Again, we had a bit of good news as regards the education sector this week with the commencement of assessment of Nigerian universities to determine their readiness for resumption by the National Universities Commission. This was in addition to seeing school doors open again early in the week for students in exit classes to enable them to prepare for their external examinations. NUC Executive Secretary, Abubakar Rasheed, had told journalists in Abuja on Tuesday that vice-chancellors had been given a template of protocols and strategies for combating the spread of COVID-19. He said that once the necessary guidelines are put in place, universities that are not under the Academic Staff Union of Universities, whose members are currently on strike, could go back to classes. Considering that students have been home for months due to this deadly pandemic, many of them, especially those that have not had access to proper online classes, may be eager to go back to school.
However, amid this euphoria, we need to ask ourselves what and where these students are returning to. Are they going back to the old setting of the Brick-and-Mortar classroom or to a system that fosters e-learning? Even if we had deliberately ignored the obvious fact that learning in the 21st century is a combination of different things, one of which is virtual delivery, COVID-19 has shown us that we can no longer pretend that this method of learning is irrelevant. Agreed, institutions around the world have adopted virtual learning long before now but we have been slow in taking such decision for whatever reason. As far back as a decade ago, there had been robust debates centred around whether or not the brick- and- mortar classrooms would go away just because online education was spreading its wings. But, just like the country is accustomed to doing, Nigeria decided not to be bothered until COVID-19 came and exposed our unpreparedness. Now that our foolishness has been made known to the world, can it still be business as usual?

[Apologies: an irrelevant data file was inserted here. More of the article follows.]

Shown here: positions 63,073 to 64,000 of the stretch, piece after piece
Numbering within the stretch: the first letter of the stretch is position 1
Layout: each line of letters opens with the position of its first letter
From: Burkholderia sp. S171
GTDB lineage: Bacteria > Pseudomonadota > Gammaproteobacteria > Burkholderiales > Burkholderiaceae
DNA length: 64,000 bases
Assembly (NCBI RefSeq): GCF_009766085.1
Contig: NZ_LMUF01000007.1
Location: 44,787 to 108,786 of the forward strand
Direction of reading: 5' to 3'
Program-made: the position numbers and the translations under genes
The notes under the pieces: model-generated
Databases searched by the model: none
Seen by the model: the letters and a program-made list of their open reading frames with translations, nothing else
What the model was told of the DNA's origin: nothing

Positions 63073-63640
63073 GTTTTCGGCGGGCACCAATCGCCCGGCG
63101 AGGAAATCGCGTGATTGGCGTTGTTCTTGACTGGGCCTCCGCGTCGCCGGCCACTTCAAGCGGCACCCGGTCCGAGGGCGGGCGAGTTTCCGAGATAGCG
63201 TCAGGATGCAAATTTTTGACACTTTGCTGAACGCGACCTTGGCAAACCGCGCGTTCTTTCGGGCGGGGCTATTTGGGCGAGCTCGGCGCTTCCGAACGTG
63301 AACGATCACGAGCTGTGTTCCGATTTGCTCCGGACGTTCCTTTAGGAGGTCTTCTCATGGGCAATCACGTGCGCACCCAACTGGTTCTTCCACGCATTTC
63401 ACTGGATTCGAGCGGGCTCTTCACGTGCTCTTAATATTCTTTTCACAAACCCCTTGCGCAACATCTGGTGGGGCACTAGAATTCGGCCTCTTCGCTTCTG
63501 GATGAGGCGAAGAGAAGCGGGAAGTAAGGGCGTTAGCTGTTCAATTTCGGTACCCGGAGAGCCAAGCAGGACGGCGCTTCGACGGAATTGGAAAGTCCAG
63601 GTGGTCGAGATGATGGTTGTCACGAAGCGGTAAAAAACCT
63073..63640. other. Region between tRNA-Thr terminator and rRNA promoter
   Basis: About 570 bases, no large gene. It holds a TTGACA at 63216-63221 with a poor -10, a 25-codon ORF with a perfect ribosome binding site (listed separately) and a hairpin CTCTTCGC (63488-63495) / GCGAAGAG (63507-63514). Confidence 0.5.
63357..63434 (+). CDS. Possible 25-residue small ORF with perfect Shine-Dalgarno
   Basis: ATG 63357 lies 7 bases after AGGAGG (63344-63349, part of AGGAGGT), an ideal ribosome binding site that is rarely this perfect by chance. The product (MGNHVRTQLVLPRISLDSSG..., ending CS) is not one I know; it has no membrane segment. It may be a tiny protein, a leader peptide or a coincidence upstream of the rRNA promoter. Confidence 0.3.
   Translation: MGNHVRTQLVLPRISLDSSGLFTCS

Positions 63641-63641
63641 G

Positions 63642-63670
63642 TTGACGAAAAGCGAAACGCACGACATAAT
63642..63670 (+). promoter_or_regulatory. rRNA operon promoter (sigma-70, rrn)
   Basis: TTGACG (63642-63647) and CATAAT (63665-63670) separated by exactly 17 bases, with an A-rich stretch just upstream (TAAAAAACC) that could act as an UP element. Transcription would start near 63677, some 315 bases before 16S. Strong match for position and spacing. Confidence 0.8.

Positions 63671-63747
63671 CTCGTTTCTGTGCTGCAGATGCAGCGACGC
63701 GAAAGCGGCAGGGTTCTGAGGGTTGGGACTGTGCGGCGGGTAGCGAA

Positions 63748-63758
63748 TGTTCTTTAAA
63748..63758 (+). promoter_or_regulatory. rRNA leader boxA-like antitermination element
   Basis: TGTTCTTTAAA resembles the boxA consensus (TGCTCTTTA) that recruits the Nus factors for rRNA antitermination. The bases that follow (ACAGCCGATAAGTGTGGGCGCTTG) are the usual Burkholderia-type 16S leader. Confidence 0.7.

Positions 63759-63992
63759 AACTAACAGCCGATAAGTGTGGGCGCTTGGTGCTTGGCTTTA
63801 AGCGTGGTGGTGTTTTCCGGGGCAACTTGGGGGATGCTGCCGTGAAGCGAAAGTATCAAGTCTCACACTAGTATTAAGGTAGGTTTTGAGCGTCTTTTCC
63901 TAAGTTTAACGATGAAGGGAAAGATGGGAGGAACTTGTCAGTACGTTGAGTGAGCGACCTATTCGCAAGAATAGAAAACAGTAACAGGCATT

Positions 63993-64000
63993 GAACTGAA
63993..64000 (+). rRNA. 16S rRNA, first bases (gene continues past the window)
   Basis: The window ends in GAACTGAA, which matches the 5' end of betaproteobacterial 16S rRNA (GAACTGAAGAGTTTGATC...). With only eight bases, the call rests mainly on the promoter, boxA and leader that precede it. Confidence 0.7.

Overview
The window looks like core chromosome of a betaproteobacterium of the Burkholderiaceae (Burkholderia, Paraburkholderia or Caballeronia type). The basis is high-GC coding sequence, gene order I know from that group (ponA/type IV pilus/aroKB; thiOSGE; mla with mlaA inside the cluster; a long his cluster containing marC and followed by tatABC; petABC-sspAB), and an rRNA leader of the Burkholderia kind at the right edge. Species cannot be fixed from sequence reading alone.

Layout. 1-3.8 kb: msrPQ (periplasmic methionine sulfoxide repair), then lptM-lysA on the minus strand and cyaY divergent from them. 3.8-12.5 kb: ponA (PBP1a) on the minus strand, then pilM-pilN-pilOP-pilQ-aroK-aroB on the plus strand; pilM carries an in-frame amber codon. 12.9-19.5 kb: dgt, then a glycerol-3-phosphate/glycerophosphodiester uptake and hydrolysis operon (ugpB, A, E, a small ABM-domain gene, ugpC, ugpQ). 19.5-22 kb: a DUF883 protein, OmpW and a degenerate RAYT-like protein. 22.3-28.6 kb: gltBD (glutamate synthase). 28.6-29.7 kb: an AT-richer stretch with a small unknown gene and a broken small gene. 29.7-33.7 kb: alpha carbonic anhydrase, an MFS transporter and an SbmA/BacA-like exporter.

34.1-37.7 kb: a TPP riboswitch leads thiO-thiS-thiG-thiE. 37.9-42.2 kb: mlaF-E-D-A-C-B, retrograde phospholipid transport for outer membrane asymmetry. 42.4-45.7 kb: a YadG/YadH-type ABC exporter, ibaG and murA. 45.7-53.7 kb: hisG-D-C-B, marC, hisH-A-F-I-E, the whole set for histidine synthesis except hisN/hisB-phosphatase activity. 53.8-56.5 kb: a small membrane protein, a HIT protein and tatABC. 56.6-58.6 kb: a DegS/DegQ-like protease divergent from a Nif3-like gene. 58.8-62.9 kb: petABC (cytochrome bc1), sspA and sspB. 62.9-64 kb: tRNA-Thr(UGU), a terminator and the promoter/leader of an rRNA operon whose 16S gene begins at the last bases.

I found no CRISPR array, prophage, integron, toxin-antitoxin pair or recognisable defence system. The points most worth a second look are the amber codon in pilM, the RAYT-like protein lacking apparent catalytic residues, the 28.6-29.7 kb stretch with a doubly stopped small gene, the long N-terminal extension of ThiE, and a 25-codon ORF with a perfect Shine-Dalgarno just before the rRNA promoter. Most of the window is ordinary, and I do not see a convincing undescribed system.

Looking at the way the Nigerian private institutions quickly embraced e-learning as the new normal in the face of COVID-19, it’s obvious that they are more adaptable to change than their public counterparts. Despite being in the same environment and facing similar challenges, private institutions have been able to fare better. But, if we agree that refined education should not be limited to private institutions alone, then our public schools will have to step up. Anything short of this will amount to hustling backwards. In today’s world, the global relevance of any higher institution is likely to be measured by how fast it can adapt to meeting students’ needs, especially in times of emergencies. That is why urgent steps should be taken to re-engineer the teaching architecture in our institutions for effective delivery.
No doubt, e-learning in Nigeria as it is in other underdeveloped countries, is beset with challenges ranging from lack of human capacity, deficiency and unwillingness to change, poor internet connectivity, epileptic power supply and high cost of data among others. However, in spite of these challenges, I believe we have got to a point where we can no longer justify our tertiary institutions remaining where they were before COVID-19 for any reason. The raw truth is that it is either these institutions adjust to the realities of our times or go into oblivion if not extinction. Of course, that is if we choose to look at things from a global perspective.
A Professor of science and computer education and former Executive Secretary of the National Universities Commission (NUC), Peter Okebukola, has said that Nigeria may have to adopt the concept of a blended Classroom, which means combining the regular face-to-face classroom lectures with the virtual or online mode. One cannot agree less. In today’s world, any tertiary institution that wants to remain relevant and effective will have to pay serious attention to e-learning, otherwise, it would be left behind.